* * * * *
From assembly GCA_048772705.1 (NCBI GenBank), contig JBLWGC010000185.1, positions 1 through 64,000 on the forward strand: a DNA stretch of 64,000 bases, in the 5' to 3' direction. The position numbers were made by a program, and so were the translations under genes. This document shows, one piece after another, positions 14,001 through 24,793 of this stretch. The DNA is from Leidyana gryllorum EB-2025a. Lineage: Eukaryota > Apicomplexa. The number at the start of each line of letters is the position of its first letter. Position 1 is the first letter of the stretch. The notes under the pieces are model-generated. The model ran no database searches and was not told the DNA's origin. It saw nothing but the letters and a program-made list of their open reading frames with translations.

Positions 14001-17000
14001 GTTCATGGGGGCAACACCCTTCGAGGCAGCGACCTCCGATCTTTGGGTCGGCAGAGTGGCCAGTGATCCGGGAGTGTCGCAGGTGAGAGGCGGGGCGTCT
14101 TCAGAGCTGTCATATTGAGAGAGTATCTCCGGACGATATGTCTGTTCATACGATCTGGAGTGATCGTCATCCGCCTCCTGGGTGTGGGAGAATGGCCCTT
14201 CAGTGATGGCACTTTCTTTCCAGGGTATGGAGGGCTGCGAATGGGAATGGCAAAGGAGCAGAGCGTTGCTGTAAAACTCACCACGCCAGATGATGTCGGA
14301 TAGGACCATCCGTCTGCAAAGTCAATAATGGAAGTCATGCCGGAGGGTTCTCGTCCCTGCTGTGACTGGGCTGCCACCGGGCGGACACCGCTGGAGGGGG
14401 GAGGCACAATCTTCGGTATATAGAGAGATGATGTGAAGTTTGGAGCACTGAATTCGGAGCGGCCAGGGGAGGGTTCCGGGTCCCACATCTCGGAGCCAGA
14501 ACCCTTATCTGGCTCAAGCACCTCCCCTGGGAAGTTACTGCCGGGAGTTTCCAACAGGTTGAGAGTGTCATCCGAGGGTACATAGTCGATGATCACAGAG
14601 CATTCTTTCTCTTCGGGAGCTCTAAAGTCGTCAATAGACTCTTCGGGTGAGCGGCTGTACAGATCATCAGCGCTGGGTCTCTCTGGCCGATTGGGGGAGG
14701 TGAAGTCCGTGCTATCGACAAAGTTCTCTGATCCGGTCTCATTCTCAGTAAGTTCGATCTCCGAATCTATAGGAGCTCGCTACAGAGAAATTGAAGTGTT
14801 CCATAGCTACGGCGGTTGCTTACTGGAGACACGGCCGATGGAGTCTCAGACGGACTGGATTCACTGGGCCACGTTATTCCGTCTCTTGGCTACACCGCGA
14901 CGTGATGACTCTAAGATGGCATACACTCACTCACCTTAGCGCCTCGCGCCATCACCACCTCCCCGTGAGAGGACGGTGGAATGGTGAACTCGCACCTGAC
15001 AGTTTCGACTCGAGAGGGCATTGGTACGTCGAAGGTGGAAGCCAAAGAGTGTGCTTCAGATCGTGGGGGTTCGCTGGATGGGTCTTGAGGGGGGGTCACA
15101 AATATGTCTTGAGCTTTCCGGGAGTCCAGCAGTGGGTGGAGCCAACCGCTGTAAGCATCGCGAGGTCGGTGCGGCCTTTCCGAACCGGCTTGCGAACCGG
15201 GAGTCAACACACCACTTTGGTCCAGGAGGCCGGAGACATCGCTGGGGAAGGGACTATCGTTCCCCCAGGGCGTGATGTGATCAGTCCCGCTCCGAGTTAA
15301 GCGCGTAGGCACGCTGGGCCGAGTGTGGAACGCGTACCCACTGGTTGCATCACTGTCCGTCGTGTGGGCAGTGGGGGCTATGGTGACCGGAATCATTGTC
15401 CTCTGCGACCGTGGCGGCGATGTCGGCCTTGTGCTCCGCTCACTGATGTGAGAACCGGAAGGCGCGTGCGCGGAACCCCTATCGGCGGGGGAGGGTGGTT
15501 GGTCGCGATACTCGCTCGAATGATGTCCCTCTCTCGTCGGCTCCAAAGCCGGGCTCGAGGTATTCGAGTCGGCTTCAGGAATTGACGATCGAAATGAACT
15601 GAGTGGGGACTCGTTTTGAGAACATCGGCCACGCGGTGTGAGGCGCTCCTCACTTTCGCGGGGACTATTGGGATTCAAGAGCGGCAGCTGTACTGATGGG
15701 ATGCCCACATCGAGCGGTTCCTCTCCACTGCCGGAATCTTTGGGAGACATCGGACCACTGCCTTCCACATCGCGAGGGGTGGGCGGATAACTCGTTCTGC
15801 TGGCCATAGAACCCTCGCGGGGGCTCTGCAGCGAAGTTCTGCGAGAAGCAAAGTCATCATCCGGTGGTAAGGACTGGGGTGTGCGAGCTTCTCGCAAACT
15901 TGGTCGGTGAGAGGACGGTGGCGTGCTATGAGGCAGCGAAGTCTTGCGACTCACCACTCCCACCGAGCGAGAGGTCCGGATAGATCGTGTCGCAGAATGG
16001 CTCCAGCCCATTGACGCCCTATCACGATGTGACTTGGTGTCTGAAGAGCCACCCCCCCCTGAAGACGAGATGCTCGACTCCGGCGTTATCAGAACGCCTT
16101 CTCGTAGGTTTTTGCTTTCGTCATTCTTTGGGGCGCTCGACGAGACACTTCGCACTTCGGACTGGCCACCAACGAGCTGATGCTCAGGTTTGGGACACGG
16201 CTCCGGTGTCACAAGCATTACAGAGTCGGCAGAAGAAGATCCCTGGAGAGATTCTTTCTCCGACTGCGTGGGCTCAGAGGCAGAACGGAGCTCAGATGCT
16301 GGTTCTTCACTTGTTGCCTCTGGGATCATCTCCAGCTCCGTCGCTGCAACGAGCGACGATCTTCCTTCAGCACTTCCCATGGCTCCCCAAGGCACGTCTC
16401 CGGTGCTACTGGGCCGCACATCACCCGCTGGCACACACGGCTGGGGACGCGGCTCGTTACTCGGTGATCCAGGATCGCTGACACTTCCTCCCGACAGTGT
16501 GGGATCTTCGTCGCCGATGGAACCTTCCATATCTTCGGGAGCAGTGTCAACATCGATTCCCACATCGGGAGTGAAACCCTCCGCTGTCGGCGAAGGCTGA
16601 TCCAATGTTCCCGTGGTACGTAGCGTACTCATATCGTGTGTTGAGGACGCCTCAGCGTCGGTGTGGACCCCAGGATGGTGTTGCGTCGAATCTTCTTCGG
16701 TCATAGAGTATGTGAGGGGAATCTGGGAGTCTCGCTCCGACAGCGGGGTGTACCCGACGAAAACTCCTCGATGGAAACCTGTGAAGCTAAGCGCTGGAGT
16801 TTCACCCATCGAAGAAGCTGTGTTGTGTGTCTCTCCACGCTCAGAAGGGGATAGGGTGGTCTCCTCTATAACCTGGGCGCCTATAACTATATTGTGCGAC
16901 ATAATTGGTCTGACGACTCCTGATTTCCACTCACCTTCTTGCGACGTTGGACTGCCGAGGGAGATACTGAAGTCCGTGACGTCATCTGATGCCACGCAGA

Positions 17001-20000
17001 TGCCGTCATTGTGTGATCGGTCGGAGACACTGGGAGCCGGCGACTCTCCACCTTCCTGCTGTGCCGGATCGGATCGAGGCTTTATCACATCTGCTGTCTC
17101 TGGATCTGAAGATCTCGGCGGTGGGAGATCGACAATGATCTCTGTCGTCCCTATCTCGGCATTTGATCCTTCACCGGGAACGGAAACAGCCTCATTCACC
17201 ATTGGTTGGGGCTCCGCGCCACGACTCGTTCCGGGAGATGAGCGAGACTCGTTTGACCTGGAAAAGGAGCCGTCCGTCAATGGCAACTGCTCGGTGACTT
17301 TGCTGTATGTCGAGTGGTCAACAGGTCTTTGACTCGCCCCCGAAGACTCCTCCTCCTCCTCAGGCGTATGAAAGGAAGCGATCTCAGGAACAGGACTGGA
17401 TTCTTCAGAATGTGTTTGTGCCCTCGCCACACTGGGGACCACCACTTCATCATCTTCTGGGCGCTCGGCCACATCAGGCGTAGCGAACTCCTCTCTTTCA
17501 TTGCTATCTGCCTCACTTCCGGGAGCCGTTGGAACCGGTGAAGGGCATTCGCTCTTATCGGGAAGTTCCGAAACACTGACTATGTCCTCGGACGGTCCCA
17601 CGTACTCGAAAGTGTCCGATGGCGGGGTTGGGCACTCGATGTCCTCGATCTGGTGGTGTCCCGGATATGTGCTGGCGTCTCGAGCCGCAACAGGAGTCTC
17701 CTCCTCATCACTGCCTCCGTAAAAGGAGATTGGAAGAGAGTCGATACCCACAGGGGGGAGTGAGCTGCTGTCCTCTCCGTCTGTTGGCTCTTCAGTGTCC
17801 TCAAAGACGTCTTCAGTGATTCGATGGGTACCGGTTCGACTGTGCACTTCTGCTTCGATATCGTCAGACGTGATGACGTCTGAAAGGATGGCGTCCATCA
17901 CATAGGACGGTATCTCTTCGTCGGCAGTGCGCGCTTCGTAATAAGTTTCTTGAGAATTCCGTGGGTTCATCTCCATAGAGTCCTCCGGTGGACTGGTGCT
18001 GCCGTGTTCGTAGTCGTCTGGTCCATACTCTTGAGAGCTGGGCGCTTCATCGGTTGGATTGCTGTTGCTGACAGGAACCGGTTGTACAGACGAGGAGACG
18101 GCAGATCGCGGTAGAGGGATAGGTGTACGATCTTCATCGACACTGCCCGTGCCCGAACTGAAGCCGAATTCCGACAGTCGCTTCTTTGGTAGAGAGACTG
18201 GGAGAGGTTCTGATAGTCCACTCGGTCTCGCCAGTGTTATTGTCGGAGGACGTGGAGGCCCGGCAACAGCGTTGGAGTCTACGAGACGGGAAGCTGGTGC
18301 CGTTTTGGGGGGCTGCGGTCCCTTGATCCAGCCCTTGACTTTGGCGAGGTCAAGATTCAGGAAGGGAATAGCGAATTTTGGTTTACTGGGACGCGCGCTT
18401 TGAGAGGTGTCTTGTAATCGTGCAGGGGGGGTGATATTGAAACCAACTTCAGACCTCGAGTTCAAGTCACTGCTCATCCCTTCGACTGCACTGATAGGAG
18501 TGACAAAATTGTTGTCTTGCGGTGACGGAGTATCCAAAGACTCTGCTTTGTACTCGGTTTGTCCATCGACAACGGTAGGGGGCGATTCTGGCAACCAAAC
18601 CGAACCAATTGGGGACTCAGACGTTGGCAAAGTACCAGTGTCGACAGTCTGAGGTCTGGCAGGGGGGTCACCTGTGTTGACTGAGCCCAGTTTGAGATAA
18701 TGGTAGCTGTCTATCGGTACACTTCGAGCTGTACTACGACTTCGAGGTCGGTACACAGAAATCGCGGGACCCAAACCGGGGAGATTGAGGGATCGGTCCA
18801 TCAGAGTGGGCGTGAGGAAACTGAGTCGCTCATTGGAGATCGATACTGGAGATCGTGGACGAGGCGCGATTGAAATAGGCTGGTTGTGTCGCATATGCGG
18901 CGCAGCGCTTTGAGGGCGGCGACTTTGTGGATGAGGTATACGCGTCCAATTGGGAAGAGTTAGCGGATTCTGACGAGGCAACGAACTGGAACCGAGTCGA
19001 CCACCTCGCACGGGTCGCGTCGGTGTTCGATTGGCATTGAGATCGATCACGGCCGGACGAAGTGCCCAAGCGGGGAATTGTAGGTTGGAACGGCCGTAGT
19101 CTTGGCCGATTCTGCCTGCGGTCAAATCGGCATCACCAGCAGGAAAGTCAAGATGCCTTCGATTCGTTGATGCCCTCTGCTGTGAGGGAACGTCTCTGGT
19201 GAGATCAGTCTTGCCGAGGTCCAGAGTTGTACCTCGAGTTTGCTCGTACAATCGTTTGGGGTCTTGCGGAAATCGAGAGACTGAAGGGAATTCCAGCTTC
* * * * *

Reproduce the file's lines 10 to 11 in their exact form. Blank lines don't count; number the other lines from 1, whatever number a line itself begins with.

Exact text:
14701 TGAAGTCCGTGCTATCGACAAAGTTCTCTGATCCGGTCTCATTCTCAGTAAGTTCGATCTCCGAATCTATAGGAGCTCGCTACAGAGAAATTGAAGTGTT
14801 CCATAGCTACGGCGGTTGCTTACTGGAGACACGGCCGATGGAGTCTCAGACGGACTGGATTCACTGGGCCACGTTATTCCGTCTCTTGGCTACACCGCGA